If you and your spouse reside in different states and you have decided to seek a divorce from your partner, learn how an interstate divorce works and occasions in which you may want to travel to the alternate state that your marriage took place in. A divorce attorney can help you determine how to proceed with the legal matter.
The Current Location And The State Of Origin
The person who files for a divorce first will receive precedence over the other party. If only one party has filed, a court of law that is located within the state where the party resides can be utilized for a standard divorce, unless there are situations that would make using a court in the state where a marriage took place more ideal. For instance, if a divorce is not going to be contested and there is little marital property to split, remaining in the state of origin (where the paperwork was filed) will be sufficient.
However, if there are children involved and they reside with one parent and the other parent lives far away, going back to the state where a marriage took place may be necessary. Difficult circumstances surrounding a divorce may constitute more in-depth steps. Since the location where the children were born may differ from where they are currently residing, it may not be legal to keep them in the new state without acquiring approval through a court or having a formal visitation plan in place that is fair to both parties.
Residency Requirements And Support
Your current residency must be fully established, prior to seeking a divorce. This will involve having a valid address and identification. If you are going to seek legal counsel in a state that is different than the one where you got married, consult with an attorney about your right to file divorce proceedings and validate that you have resided within the state for the required amount of time.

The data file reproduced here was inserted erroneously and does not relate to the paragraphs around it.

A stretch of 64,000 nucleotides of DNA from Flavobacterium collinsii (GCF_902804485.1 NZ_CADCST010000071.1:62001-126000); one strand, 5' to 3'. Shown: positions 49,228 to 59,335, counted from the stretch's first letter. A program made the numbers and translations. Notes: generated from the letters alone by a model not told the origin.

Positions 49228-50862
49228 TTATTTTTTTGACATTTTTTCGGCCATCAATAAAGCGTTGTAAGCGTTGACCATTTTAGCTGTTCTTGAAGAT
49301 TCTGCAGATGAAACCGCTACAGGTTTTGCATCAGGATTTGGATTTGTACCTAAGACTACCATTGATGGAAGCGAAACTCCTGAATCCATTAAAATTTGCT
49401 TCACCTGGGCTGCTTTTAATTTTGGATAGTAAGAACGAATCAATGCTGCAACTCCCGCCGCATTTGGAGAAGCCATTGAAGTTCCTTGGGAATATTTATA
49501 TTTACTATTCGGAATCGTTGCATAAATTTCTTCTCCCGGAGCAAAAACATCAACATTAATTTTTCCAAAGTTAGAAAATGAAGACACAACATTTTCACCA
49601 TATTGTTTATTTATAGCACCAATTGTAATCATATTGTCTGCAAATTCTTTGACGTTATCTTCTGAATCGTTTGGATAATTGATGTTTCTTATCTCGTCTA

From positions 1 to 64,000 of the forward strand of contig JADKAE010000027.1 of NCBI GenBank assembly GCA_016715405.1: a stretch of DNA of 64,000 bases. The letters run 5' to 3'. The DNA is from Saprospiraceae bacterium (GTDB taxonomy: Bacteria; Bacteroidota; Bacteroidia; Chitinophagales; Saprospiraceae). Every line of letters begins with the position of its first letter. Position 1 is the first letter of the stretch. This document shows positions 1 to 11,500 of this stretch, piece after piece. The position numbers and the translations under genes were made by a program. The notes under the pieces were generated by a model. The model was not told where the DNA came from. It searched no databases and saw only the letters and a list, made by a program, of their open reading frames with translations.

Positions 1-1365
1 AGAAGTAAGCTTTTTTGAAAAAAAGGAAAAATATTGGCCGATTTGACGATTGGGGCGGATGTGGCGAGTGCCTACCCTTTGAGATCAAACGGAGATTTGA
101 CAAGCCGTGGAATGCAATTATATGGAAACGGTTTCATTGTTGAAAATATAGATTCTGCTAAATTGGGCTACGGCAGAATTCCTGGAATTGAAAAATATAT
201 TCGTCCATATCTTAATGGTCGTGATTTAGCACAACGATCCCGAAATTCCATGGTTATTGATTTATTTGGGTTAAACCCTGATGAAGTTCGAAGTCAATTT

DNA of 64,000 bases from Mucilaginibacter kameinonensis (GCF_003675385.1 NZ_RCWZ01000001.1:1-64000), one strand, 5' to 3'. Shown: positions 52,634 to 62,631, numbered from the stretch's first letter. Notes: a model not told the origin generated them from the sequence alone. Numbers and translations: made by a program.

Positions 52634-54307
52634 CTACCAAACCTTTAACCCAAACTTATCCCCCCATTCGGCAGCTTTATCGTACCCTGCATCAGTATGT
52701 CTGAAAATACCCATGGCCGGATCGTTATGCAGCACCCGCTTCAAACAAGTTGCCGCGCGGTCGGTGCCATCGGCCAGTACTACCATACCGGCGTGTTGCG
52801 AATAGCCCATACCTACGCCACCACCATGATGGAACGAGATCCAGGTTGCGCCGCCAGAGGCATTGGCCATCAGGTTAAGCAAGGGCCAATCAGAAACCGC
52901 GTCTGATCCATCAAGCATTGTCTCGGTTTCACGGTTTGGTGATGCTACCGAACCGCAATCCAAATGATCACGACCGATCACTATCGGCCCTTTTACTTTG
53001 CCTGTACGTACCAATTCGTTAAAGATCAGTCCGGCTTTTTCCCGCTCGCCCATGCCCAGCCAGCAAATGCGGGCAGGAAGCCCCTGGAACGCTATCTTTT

If you are seeking support throughout the divorce and would like to mend some issues with your partner, consulting with a mediator may be necessary. With a mediator, both parties will need to be present. If your spouse is not willing to travel to the state where you currently reside, you will either need to visit a mediator in your spouse's home state or set up a mediator meeting in the state of origin where the two of you were married.
Hello, I'm Phillip Kerr and I just love the legal profession and courtroom drama. Have you ever watched judge shows on TV? I know that these shows are not an accurate representation of the courtroom, but there is something you may have noticed. Some individuals come into the courtroom well-dressed, articulate, respectful and with the knowledge and documents necessary to support a case, while others come unprepared, slovenly dressed and appear as if they do not have a care in the world. How you present yourself and the knowledge that you have of the law will have an impact on how you are treated, even if you have legal representation. This blog is designed to assist those who are going to trial in doing just that.